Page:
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Gen. Sigel.

We believe that the fight with General Breckinridge was the first in which our forces have met Sigel in an independent command. He is the pride of his countrymen at the North, and of that school of agitators known as Red Republicans. He has been of great service to the treacherous Yankees in recruiting among foreigners from the European continent, to fill up the Federal armies sent to desolate the South. Like most of the leading agitators and political anarchists from Europe, he has certain ideas for the good of mankind — schemes which invariably propose social and pecuniary advantages to particular parties, at the expense of other people. Sigel, true to the selfish character of the school to which he belongs, avowed his object in entering this war to be to establish a German preponderance and control in the political and social system of the United States. His countrymen have concurred in his views, and have entered the United States army in immense numbers. The Yankees, anxious to get all the help they could to fight us connived at the Sigel programme, with no idea, however, of ultimately permitting the Germans to rule them. They will put them under the ban of "Know Nothingism" after the war, if they cannot put them down in any other way. The Irish will share their fate; they will claim in vain the promised aid for their liberation. The Puritans will, like Richard, say to them then, we're "not in the vein."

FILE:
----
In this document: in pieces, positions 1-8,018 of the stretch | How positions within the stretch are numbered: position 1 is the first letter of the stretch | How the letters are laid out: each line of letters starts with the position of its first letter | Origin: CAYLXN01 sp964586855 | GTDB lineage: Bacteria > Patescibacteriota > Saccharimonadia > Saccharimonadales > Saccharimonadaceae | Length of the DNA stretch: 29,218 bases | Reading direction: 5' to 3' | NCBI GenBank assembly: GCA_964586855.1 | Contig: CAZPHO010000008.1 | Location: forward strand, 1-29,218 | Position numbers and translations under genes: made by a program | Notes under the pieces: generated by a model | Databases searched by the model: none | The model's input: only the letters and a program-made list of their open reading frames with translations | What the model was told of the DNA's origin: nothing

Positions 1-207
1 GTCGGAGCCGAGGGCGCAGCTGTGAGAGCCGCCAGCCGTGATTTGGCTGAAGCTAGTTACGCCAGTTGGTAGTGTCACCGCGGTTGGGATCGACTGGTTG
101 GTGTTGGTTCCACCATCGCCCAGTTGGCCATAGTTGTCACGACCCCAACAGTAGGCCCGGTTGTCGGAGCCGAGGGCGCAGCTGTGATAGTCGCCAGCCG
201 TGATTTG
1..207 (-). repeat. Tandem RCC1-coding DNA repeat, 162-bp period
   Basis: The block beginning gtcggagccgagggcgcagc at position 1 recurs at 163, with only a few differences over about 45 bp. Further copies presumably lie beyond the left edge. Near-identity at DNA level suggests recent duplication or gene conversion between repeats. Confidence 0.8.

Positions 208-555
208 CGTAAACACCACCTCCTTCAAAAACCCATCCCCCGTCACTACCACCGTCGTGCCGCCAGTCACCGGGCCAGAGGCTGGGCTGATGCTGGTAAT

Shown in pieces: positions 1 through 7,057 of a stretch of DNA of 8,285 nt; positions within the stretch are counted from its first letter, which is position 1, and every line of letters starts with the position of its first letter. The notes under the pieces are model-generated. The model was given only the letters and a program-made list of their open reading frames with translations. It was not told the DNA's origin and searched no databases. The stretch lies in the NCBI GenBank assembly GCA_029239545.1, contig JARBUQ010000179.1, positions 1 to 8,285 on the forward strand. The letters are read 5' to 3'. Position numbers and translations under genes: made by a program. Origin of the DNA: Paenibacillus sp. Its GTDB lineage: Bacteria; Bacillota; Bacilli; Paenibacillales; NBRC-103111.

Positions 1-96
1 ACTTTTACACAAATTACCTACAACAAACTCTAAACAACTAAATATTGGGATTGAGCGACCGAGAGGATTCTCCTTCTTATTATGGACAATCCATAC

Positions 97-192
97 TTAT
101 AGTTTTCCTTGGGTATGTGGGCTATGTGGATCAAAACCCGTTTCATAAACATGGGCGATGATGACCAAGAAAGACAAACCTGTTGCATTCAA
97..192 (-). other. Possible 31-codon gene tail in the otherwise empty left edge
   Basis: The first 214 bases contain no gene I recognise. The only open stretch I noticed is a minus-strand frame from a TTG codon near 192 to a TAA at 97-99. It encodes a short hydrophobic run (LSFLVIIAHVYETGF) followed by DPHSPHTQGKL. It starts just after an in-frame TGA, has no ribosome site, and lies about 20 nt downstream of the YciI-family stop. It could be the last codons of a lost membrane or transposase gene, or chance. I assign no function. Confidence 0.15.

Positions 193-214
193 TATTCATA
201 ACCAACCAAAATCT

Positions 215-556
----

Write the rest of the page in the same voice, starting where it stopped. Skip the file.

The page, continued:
The defeat of Sigel is not according to the bargain with him. Lincoln did not send him into the Valley to be whipped. He sent him for a very different purpose. His part in the great final campaign for our subjugation was far from insignificant. He was a foreign military chieftain of big name, and much was expected of him. His prompt defeat and fight will likely wind up his career.--Lincoln has one consolation in his misfortune, for it gives him the opportunity to wipe out the debt to Sigel for his enlistments. He may be assigned to some unimportant post, or retired altogether. Lincoln is certainly relieved of further importunities from him, with the German and other recruits he has brought under the star-spangled banner remain in the service. It is curious to observe the course of events touching the foreigners in the Federal army. They have filled a large space in the ranks as well as the hopes and expectations of the Yankees, who counted extensively on whipping us as much as practicable through their agency, and with as few of their own men as possible. In return, they had fed the foreigners with "great expectations." We shall, before a long time, see how the hopes on both sides will be blasted.

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